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12th Annual Benedictine Pedagogy Conference - June 2018
Saint Anselm College, Manchester, NH

Additional information and registration for the event will become available soon.

About Our Campus

There are many unique places to see at Benedictine University. Several areas are open to the public to explore at your convenience.


The Fr. Michael E. Komechak Art Gallery

Fr. Michael E. Komechak Art GalleryOver the last forty years, the university has developed an expansive permanent art collection. The Fr. Michael Komechak, O.S.B. Art Gallery on the 5th floor of Kindlon Hall of Learning  exhibits some of the permanent collection, donations and acquisitions as well as artwork by students, faculty, local, national and international artists.

From the time that you step onto the campus at Benedictine University, look around. The Art Collection is not just in the Art Gallery, the fruit of Fr. Michael’s collecting and his love of art are everywhere. You see it in the hallways, in the stairways, and in every office. Everywhere you look, there is art and through the art you will see the spirit of Fr. Michael.

The Jurica-Suchy Nature Museum

Jurica-Suchy Nature MuseumThe Jurica-Suchy Nature Museum is a small natural history museum located on the 2nd floor of the Michael and Kay Birck Hall of Science.  The museum represents the work of Fr. Hilary Jurica, O.S.B. and his brother, Fr. Edmund Jurica, O.S.B. who collected specimens for their students to use during their almost 100 combined years of teaching at Benedictine University. In the early 1970's, the Museum was placed in the hands of Fr. Theodore Suchy, O.S.B. who grew the collection to over 10,000 specimens, ranging from a tiny aphid to a whale skeleton. The Museum is open to the public to enjoy and learn from the life's work of these three dedicated Monks.


Sacred Heart Monastery

Sacred Heart ChapelFounded in 1895, the Benedictine Sisters of the Sacred Heart has a long tradition of serving its local community through education and nursing, as well as working in parishes, helping the homeless and caring for seniors.

The sisters have been in Lisle since 1912, now housed in the Sacred Heart Monastery that's part of the core of the Villa St. Benedict retirement community at Maple and Yackley avenues.

For men and women, married or single, who wish to enhance their prayer life, the Benedictine sisters in Lisle also offer the Oblates of St. Benedict group. The program is a way to volunteer and put into practice Benedictine values with extra prayer. It is another way to make religious life viable and strengthen a person's spiritual journey.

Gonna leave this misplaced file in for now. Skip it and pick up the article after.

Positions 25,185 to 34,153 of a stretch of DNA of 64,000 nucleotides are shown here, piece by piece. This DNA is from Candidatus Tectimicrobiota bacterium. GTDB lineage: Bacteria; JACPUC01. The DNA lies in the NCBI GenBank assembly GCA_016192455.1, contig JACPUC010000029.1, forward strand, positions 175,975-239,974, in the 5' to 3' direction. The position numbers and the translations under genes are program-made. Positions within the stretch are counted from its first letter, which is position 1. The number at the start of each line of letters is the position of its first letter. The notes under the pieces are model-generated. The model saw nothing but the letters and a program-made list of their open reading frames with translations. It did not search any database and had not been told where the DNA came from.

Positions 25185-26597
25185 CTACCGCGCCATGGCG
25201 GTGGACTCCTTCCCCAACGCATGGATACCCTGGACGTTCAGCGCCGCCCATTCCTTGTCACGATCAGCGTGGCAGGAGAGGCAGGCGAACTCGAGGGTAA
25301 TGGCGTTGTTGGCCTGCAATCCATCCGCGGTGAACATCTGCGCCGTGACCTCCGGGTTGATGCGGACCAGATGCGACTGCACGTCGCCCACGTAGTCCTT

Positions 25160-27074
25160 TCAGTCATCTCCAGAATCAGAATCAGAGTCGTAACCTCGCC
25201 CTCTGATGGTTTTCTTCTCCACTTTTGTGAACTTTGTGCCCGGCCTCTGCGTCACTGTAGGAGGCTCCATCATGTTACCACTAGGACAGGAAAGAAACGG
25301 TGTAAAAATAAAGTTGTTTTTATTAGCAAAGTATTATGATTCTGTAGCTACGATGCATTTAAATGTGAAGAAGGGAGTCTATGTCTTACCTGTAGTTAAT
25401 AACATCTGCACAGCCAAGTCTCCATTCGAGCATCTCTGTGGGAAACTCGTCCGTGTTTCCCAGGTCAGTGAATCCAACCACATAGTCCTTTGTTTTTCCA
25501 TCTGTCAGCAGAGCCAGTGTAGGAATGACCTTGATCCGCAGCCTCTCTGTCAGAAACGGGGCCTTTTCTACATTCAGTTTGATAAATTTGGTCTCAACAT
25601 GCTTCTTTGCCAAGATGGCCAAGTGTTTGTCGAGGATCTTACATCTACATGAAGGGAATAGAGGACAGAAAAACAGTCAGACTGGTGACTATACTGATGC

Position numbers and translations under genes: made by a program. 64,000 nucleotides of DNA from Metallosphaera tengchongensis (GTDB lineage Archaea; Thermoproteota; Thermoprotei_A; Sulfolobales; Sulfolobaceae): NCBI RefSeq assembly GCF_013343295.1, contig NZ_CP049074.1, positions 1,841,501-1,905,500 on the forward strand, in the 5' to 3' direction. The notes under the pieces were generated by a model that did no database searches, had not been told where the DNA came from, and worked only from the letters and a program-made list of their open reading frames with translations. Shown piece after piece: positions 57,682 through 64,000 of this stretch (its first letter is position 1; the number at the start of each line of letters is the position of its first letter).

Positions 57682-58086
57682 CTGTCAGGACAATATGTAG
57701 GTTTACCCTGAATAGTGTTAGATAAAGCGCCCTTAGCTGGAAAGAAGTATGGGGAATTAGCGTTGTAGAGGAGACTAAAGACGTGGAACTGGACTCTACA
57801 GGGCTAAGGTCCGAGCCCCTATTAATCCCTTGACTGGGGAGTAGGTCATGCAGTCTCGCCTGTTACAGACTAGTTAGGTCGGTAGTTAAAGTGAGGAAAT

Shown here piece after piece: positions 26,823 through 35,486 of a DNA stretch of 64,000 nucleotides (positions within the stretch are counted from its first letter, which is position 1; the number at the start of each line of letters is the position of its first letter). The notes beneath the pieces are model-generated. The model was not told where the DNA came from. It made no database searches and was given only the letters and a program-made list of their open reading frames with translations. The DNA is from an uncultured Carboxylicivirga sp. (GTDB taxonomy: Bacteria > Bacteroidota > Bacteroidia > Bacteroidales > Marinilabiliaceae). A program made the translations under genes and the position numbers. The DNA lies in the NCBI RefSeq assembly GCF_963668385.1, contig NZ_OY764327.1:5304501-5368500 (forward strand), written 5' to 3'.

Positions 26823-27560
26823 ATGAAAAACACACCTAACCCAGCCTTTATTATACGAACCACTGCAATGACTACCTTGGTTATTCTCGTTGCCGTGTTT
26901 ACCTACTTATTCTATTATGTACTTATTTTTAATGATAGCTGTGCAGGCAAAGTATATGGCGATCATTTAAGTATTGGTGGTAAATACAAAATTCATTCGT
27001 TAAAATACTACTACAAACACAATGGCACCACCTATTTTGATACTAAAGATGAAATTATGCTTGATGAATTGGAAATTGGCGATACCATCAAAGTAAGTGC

"Transformation has been important throughout our lives as we try to be useful to the church and to the people of God." ~ Sister Mary Bratrsovsky, current Prioress of the community.

St. Procopius Abbey
St. Procopius AbbeyIn 1885, a group of monks of St. Vincent's formed a new monastic community in Chicago in order to pray and work among the Czech and Slovak immigrants so numerous in the American Midwest. Planning for the church and monastery began in 1959, and construction commenced nine years later. In June 1970, the monks moved into their new home. The new Abbey was cited by the American Institute of Architects as one of the most outstanding buildings in the United States.


Formal Campus Tours
Benedictine UniversityBenedictine University is a private, Roman Catholic University founded by the monks of St. Procopius Abbey in 1887. In 1901, the "College" moved to the more congenial atmosphere of Lisle. The first building, Benedictine Hall, was dedicated in September 1901. The University has continued to grow and thrive in response to community needs and promotes the traditions of education and hospitality.

Stroll the Grounds
Benedictine University is situated on a rolling, tree-covered 108-acre campus. While walking our campus make sure to visit our many hidden treasures.

Stations of the Cross grace the campus in a beautiful outdoor setting. The original stations were donated in the 1950s by the Rooney family and have since been replaced with new stainless steel Stations which are housed in individual covered stands along a lovely pathway on the south end of campus. These Stations are in keeping with the University’s Catholic identity, and provide a place for prayer and reflection.

Ave Maria ShrineThe Ave Maria Shrine (or Statue of Our Lady in Exile) was built in 1954. The dedication ceremony for the statue took place in 1955. The shrine was once again renovated and re-dedicated in 2003. It is located at the end of the Stations of the Cross pathway next to scenic Lake St. Benedict.

Take a stroll on the 1/2 mile nature trail around Lake St. Benedict (boots are recommended as the trail is unpaved and may be muddy).

St. Procopius Abbey CemeteryContinue to the southwest end of campus to visit the historic St. Procopius Abbey Cemetery, where rows of stone terrazzo crosses stand sentry over the graves of Benedictine priests and brothers while parallel rows of yews edge the walkway. 

A larger-than-life rustic granite cross indicates the plots of the religious order's abbots, centered with the founder of the abbey, university and seminary, the Right Rev. John Nepomucene Jaeger in 1924. He was the older brother of Mother Nepomucene Jaeger.

The oldest site is that of brother-novice Bernard Hruby, who became fatally ill at age 16 in 1902. Founders of the university's Jurica Nature Museum, Father Hilary Jurica and his brother, Father Edmund Jurica, are both resting here since the early 1970s.

St Benedict 10th Anniversary 

Center for Mission and Identity

Phone: (630) 829-1316
Kindlon Hall, 4th Floor
5700 College Road, Lisle, IL 60532